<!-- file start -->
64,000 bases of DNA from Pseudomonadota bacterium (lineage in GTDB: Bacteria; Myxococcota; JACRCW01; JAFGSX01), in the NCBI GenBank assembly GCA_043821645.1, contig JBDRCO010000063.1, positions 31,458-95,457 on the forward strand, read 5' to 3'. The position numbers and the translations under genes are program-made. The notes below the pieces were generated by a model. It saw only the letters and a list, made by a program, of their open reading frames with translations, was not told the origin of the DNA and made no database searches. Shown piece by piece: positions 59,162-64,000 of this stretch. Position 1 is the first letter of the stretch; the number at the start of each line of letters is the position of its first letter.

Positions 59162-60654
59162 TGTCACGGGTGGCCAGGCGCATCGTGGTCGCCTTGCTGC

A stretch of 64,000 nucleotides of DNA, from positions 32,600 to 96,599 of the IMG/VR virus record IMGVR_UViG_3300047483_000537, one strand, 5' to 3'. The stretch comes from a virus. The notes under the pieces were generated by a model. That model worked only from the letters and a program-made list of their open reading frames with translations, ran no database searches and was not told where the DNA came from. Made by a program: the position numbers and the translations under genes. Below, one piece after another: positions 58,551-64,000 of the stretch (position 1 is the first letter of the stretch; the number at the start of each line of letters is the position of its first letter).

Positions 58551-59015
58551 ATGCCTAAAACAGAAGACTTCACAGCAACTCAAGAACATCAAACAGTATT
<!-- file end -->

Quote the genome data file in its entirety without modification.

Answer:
64,000 bases of DNA from Pseudomonadota bacterium (lineage in GTDB: Bacteria; Myxococcota; JACRCW01; JAFGSX01), in the NCBI GenBank assembly GCA_043821645.1, contig JBDRCO010000063.1, positions 31,458-95,457 on the forward strand, read 5' to 3'. The position numbers and the translations under genes are program-made. The notes below the pieces were generated by a model. It saw only the letters and a list, made by a program, of their open reading frames with translations, was not told the origin of the DNA and made no database searches. Shown piece by piece: positions 59,162-64,000 of this stretch. Position 1 is the first letter of the stretch; the number at the start of each line of letters is the position of its first letter.

Positions 59162-60654
59162 TGTCACGGGTGGCCAGGCGCATCGTGGTCGCCTTGCTGC

A stretch of 64,000 nucleotides of DNA, from positions 32,600 to 96,599 of the IMG/VR virus record IMGVR_UViG_3300047483_000537, one strand, 5' to 3'. The stretch comes from a virus. The notes under the pieces were generated by a model. That model worked only from the letters and a program-made list of their open reading frames with translations, ran no database searches and was not told where the DNA came from. Made by a program: the position numbers and the translations under genes. Below, one piece after another: positions 58,551-64,000 of the stretch (position 1 is the first letter of the stretch; the number at the start of each line of letters is the position of its first letter).

Positions 58551-59015
58551 ATGCCTAAAACAGAAGACTTCACAGCAACTCAAGAACATCAAACAGTATT